Direct Marketer of the Year Grolier's Dante Cirilli (3,801 wor
"As consumers' mailboxes have gotten fuller, we've had to become more intrusive in a way—use games, activities," says Vice President of Creative Glenn Peters, an 11-year veteran of the company. "We also do quite a bit of personalization on our mailings," he adds, but quickly points out: "If we use information—particularly the child's name—in a caring way, it's good for promotion."
Peters and his 22-person creative team are kept quite busy creating ads and mailing packages for the 12 to 15 products being marketed at any given time. "We typically have a control and a couple of tests for each of those, but not necessarily all in the mail at once and we don't necessarily test a new package each year for every product line," he explains, adding that 98 percent of all creative is done in-house.
All the creative testing and powerful offers are requirements of today's business environment, Peters says. "These days, we need a higher response to make direct mail work that we did a few years back due to higher postal and printing costs."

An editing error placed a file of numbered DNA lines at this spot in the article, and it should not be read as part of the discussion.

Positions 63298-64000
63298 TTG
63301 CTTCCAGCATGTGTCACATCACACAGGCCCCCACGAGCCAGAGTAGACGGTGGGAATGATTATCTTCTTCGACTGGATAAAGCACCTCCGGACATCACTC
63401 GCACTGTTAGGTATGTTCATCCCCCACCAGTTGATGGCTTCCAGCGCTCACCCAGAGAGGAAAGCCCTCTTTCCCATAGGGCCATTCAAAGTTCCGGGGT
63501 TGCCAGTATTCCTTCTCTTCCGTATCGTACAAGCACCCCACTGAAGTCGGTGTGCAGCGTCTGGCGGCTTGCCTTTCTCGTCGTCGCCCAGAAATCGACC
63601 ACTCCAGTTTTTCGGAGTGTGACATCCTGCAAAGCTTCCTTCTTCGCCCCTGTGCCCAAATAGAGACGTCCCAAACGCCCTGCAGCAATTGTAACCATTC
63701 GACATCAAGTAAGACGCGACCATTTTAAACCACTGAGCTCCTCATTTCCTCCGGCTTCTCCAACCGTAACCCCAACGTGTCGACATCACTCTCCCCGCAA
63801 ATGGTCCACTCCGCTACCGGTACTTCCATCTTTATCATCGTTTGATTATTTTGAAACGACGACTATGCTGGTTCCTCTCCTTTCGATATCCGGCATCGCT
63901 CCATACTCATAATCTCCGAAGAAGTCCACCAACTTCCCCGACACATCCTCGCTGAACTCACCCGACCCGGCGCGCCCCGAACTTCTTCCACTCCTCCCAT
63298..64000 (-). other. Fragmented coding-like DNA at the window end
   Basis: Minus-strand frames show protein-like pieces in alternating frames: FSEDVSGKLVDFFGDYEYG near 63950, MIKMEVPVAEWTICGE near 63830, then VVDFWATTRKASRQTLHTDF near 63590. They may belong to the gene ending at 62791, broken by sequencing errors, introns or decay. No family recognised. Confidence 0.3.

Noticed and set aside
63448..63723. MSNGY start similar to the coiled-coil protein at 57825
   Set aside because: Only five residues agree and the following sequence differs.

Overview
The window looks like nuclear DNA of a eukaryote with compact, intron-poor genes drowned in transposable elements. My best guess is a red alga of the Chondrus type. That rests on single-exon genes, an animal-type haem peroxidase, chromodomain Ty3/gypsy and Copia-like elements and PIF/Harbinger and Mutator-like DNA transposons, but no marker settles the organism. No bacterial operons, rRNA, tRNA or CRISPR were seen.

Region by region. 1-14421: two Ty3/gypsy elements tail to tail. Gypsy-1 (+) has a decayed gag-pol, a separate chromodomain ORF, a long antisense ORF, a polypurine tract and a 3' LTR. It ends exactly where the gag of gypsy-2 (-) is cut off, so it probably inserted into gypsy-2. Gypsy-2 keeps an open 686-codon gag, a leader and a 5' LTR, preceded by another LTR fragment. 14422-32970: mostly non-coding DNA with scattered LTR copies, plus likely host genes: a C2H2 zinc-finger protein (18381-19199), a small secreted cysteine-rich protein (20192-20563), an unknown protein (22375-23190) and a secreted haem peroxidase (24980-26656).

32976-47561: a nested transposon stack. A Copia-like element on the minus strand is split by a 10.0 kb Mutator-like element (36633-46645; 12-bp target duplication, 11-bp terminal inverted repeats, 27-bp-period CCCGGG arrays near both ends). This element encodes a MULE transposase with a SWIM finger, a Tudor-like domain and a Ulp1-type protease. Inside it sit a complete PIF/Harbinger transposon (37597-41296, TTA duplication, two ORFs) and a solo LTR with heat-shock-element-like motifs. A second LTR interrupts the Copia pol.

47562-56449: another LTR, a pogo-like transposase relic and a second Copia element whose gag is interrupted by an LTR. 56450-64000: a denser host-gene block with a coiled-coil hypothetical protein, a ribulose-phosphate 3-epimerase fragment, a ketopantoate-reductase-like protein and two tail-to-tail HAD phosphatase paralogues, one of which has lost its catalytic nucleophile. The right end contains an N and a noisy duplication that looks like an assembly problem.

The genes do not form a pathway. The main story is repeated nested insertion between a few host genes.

Variety In Content
It takes two to three years to launch a book club, including licensing, writing the books, creating a marketing campaign, testing, and finally rollout, according to Barbara Gregory, senior vice president and publisher.
Gregory says ideas for new product launches come from surveying Grolier's current customers, going to trade shows and watching for trends. "Marketing is the hub of control at Grolier, not product development," she admits. "I see my department as a service department. We look to see what will sell and then publish it."
Pointing to the historically slow roll-out time for new products, Gregory explains that in the past, coming up with the content—the licenses—often caused delays. Says Cirilli, "In the last couple of years, to fulfill this strategy, we've been going after licenses rather than waiting for them to come to us."